• Manually propelled elevating work platforms (ANSI A92.3 devices).
  • Boom-supported elevating work platforms (ANSI A92.5 devices).
  • Self-propelled elevating work platforms and scissor lifts (ANSI A92.6 devices).
Click to play video

How Aerial Lift Falls Occur

Most accidents involving aerial lifts can be traced to untrained or improperly trained workers. Reasons for falls:

  • A hydraulic cylinder fails and causes the boom to drop.
  • Outriggers are not used or improperly placed and the lift vehicle overturns.
  • Workers are not tied off while they are in the bucket.
  • Workers fall or are pulled off the platform when the lift vehicle is struck by another vehicle or moves unexpectedly.

6. What are most aerial lift accidents caused by?

a. Inadequate training
b. Defective equipment
c. Lack of common sense
d. Engaging in horseplay

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Aerial Lifts (Continued)

Example of articulating aerial lift. (click to enlarge)

Appropriate Fall Protection

If you work from an aerial lift, you must be protected from falling. The type of fall protection you need depends on the type of lift you use. Most platforms must have a guardrail and each worker may be required to use a personal fall-arrest system: a full-body harness and lanyard attached to the boom or the platform.

Safe Practices On Aerial Lifts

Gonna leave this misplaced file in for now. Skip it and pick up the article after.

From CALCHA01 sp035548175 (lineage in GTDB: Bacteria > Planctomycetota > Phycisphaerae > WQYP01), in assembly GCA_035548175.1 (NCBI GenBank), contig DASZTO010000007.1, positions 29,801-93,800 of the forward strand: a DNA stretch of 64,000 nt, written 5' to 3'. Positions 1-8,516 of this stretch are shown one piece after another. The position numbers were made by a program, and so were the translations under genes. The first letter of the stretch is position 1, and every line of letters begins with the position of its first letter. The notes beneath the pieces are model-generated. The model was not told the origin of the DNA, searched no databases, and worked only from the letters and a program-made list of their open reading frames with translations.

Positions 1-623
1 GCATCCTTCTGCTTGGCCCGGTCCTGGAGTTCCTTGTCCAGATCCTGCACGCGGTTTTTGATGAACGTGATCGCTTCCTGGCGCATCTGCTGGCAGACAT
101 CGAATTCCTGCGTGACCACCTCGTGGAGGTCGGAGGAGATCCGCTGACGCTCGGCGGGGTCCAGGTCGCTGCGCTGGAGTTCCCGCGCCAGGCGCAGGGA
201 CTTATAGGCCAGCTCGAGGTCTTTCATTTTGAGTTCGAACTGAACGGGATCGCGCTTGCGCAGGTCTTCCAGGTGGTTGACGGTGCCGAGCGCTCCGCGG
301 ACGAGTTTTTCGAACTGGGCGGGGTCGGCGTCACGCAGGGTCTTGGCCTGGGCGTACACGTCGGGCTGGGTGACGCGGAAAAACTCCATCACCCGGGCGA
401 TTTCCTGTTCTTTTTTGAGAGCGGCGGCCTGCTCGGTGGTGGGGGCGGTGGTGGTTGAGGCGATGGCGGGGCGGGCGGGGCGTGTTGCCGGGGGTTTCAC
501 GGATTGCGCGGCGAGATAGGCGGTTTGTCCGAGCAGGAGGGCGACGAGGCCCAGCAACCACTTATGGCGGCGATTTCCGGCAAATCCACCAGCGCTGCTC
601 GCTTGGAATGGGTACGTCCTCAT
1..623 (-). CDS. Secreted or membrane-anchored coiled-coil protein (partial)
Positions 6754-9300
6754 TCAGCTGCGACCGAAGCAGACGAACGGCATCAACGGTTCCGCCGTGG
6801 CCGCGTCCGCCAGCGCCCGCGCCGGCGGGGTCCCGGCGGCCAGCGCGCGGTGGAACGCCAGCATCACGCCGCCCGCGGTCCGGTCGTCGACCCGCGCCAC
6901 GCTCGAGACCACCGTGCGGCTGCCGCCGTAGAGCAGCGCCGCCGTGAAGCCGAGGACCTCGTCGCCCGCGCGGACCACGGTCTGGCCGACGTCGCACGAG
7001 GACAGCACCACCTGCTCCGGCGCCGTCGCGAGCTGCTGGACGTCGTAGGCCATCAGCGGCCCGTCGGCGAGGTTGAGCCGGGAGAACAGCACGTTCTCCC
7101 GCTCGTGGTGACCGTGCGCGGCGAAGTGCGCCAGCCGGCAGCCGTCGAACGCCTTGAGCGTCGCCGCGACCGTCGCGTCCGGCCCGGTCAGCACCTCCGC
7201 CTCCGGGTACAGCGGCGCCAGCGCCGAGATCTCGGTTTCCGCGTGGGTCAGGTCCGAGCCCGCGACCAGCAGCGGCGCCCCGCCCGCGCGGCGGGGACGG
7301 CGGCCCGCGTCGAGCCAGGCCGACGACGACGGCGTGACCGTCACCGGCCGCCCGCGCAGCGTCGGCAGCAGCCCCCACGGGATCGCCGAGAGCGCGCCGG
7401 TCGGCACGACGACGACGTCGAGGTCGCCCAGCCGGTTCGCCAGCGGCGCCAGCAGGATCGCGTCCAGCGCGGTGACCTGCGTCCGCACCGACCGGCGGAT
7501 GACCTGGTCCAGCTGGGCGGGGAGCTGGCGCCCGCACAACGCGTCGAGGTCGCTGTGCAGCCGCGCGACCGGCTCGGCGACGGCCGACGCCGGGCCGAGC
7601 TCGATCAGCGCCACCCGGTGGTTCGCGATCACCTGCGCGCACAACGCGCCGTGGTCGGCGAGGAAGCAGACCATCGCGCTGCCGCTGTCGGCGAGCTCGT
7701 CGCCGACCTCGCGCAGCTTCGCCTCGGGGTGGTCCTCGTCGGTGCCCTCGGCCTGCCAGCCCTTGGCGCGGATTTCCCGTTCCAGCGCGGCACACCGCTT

Keep in mind the following when you use an aerial lift:

  • Use the lift only for its intended purpose and follow the manufacturer's instructions. Keep the operating manual with the lift.
  • Multiple platforms.
    Multiple lifts. Source: Lab Padre YouTube Twitter
  • Keep the lift level and stable; use outriggers and intermediate stabilizers.
  • Never move the lift when the boom is up and workers are on the platform.
  • Stand on the platform floor. Don't sit or climb on the edge of the basket, guardrail, or midrail.
  • Be sure to close the access gate while you're working from the platform.
  • Inspect the lift before using it to make sure that it's working properly and is in good condition.
  • Know the lift's rated load capacity and don't exceed it.
  • Stay at least 10 feet away from electrical power lines.
  • Never use the lift during severe weather.
  • Use warning signs or barricades to keep others out of the work area.
  • Never tie off to equipment or to a structure next to the platform.